A dramatic contrast. That’s what struck us about Laos versus Vietnam. While Laos is relaxed and laidback, Vietnam seems to be a constant whirl of motion and energy.
We landed in the northern city of Hanoi and were welcomed by cooler temperatures than we’ve experienced in many, many months. Daytime highs only peaked at about 16 degrees centigrade. It was cloudy and drizzled occasionally.
The Lonely Planet travel guidebook calls Hanoi the “grand old dame of the Orient”. The book continues with, “Hanoi is the most graceful, atmospheric, and captivating capital city in the region. Here exotic old Asia blends seamlessly with the dynamic face of the continent”. As the same guidebook reads, Hanoi is “a mass of motorbikes [that] swarms through the tangled web of streets that is the Old Quarter, a cauldron of commerce for almost 1000 years and still the best place to check the pulse of this resurgent city”.
In the Old Quarter, we found a small hotel hosted by a friendly and super helpful staff. They nearly fell over themselves trying to give us a hand with anything possible. Having settled into our rooms, we headed out to see what Hanoi’s Old Quarter had to offer.
The busy streets are filled with motorbikes, hawkers, street vendors, and travellers from all over the world. We headed down to Hoan Kiem Lake about a kilometre from our hotel. To get there, however, meant crossing street after street, some larger than others, of non-stop traffic. To navigate your way across these streets, we have learned to simply walk at a steady pace and the river of motorbikes and cars simply flow around you. Unnerving to say the least.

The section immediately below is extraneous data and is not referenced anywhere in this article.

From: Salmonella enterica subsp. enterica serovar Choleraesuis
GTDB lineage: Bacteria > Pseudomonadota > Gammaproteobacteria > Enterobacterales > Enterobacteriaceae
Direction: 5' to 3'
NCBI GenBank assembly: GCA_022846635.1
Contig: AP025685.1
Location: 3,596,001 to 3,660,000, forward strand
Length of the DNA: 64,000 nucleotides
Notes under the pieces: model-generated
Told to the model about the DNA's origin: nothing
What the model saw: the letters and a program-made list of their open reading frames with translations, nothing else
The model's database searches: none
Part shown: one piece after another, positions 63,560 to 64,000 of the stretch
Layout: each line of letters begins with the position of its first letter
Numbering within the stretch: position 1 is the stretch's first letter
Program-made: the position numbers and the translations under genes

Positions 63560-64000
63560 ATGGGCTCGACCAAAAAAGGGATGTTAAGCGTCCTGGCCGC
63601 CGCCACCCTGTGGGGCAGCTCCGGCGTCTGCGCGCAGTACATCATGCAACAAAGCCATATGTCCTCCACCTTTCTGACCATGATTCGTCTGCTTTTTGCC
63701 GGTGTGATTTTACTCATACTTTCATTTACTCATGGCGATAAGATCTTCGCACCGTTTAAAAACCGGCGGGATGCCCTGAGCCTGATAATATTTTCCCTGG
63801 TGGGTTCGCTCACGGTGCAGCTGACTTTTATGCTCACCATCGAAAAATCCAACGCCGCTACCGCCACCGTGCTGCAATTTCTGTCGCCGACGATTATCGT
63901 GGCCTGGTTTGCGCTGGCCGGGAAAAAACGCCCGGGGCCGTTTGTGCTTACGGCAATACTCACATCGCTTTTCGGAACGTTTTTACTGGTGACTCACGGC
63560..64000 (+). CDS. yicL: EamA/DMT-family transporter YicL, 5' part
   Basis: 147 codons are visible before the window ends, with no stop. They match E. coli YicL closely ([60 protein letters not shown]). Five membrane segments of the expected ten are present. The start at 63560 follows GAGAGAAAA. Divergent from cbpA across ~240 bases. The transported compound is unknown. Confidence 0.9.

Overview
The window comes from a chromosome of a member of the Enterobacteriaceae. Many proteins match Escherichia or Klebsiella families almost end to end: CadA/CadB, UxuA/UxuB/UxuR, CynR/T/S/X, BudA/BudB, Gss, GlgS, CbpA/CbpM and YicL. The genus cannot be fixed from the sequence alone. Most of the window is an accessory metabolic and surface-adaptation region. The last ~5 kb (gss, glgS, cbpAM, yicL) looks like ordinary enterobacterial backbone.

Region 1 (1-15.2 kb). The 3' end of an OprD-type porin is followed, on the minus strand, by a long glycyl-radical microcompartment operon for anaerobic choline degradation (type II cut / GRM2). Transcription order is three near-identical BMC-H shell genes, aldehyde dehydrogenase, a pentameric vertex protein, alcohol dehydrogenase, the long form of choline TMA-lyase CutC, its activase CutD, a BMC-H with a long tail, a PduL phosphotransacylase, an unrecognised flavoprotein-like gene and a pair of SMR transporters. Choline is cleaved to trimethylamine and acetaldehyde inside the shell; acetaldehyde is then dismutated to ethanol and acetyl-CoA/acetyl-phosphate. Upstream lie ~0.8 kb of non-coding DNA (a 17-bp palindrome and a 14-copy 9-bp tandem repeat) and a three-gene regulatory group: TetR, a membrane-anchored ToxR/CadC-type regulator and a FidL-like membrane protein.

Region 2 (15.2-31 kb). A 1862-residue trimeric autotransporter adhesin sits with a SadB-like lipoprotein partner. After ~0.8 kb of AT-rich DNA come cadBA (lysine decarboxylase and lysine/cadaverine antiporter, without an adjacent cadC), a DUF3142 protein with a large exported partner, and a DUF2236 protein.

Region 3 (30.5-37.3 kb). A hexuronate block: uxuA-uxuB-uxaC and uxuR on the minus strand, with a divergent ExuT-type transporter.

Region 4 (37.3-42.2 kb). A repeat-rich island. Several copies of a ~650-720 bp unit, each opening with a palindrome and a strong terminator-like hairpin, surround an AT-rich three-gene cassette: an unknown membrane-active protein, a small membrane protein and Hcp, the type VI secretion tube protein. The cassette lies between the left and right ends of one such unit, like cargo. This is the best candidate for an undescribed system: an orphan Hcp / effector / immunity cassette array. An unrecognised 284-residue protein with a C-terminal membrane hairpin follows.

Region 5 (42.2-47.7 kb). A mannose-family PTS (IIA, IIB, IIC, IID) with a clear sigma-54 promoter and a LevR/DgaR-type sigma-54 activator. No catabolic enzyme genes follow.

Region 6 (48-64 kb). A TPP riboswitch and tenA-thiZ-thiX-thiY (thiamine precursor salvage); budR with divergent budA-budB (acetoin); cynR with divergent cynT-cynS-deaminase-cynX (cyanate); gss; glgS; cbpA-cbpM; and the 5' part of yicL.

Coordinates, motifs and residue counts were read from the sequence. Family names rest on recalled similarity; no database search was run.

Wandering the streets in the Old Quarter is a pleasure for one’s sense. From the wide variety of raw foods, to the savoury aromas of prepared foods, to shops of all kinds selling merchandise of all content and colour, meandering through these streets is quite the experience. The many, many, many, many, many (you get my drift?) clothing and shoe shops drew Mary-Anna, Emily-Ann, and Madeleine like moths to flame. This gave Aaron and I frequent opportunity to see a greater variety of the Old Quarter’s streets. I took all of the following pictures within a few blocks of our hotel.
The following pictures show what’s frequently referred to as “Hanoi Telecom”, the mindboggling web of telephone and electrical wires.
Hanoi’s Old Quarter proved to be captivating in its relentless energy and wonderfully colourful at every turn. A significant difference from our experience in Laos, it took a little time to become accustomed to the pace of old Hanoi. Once up to speed, we really loved the adventures of this ancient city.